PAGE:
Beyond Confusion and Order: Tokyo, Rio de Janeiro and Tokyo again
The exhibition of "The Emergence of the Contemporary: Avant-Garde Art in Japan 1950-1970" (hereinafter called "The Emergence of the Contemporary" exhibition) was sponsored by the Japan Foundation and held from July 14, just before the opening of the Olympic Games in Rio de Janeiro until August 28, when the Olympics finished and before the opening of the Paralympic Games. It was held in the Paço Imperial, an art museum located in the center of Rio and utilizing historical buildings. Paço Imperial was built in the 18th century as an official office for the governors of colonial Brazil and at one time also became an imperial building, as the residence of the Portuguese Royal Family.
Focusing on the Tokyo Olympic Games in 2020, the Japan Foundation implemented three cultural programs in Rio and the exhibition was one of the important pillars of those programs. As well as appointing as the curator the professor of Cornell University, Pedro Erber, who was born in Rio and lives in the United States as a researcher, we received advice on the selection of works from Katsuo Suzuki, a curator of the Museum of Modern Art, Tokyo. Together with the staff from the Japan Foundation, myself included, a mixed team from Brazil and Japan took charge of the exhibition. With the two different perspectives of Japan and Brazil, it was a great challenge for this team to put together a multi-faceted exhibition and work out how the exhibition could produce some interest or understanding of Japanese Art in the Brazilian spectators who have little knowledge of postwar art in Japan. The theme of this exhibition was "Contemporary Art" in postwar World War II Japan, an area that Erber has repeatedly researched until now. In Japan that was finally recovering from the defeat of World War II and was trying to accomplish a remarkable reconstruction, how was "Contemporary Art" born and what kind of meaning did it have? This development would be verified by the exhibition. It was the first time for such an exhibition outlining post-war Japanese art history to be held in Brazil.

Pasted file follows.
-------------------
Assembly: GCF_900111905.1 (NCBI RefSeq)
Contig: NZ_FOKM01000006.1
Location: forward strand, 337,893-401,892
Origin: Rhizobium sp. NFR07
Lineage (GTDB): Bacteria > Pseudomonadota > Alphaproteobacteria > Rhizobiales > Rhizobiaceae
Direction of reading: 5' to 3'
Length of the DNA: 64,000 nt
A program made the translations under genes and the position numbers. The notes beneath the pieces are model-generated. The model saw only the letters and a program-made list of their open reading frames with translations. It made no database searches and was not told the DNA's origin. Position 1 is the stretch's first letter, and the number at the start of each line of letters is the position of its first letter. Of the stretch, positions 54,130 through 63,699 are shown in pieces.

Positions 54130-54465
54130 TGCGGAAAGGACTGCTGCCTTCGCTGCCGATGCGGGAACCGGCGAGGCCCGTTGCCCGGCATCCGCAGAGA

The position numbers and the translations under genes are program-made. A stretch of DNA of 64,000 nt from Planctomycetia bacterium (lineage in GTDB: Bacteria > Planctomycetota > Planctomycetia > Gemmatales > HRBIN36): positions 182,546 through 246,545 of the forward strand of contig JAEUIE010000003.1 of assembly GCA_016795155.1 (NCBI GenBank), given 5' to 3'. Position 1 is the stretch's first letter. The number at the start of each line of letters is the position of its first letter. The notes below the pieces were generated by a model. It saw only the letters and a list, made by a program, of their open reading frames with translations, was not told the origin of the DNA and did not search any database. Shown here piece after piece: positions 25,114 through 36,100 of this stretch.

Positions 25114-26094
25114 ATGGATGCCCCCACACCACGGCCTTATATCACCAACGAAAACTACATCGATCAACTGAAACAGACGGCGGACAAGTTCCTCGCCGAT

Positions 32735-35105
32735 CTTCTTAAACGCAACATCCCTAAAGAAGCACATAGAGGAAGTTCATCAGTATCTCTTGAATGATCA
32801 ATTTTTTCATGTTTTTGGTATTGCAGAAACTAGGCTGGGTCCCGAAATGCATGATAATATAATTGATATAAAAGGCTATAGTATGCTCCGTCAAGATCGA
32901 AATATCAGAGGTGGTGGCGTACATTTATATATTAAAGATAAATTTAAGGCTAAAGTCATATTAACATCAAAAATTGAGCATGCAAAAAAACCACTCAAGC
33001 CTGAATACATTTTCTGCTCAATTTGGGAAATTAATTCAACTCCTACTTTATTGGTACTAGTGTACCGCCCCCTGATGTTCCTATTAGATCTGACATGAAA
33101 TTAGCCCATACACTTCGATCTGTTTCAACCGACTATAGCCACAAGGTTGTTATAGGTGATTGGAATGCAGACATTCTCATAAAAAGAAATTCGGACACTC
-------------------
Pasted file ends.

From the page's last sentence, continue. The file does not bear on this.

The exhibition consisted of three thematic sections in chronological order: "Politics of Abstraction", "Art and Social Engagement" and "Matter, Concept and Art". In "Politics of Abstraction" we introduced comparatively the works in "Hot Abstraction" by the Gutai group that represented Abstract Expressionism in the 1950s and Jikken Kobo, the group which boldly adopted the latest scientific technology at that time. In "Art and Social Engagement", there were displays from artists from various art movements from 50' to the Olympic Games in 1964, including Hiroshi Nakamura and Tatsuo Ikeda and other artists who were active in reportage painting that was closely linked to social movements of that time, as well as artists such as Genpei Akasegawa, Jiro Takamatsu and Natsuyuki Nakanishi, and even Yusaku Kamekura's posters for the Tokyo Olympic Games. In this section, news videos from the latter half of the 1960s and photographs and videos of the students' movement were on display and the display area was full of the feeling of lively dynamism characteristic of that era. In the final section, "Matter, Concept and Art", Yoko Ono represented Conceptual Art and, as well as Yutaka Matsuzawa, there were the photographs and concrete poetry of Mitsutoshi Hanaga, in addition to Tamio Suenaga's valuable footage and materials of the late 1960s, and the new works of Kishio Suga who was a representative figure in "Mono-ha", on display. As the hot era came to an end, gradually the focus turned to a stable expression of inner calm and the last section came to a quiet ending with the poetic and implicit works of Yutaka Matsuzawa, "My own death" and "Swan song".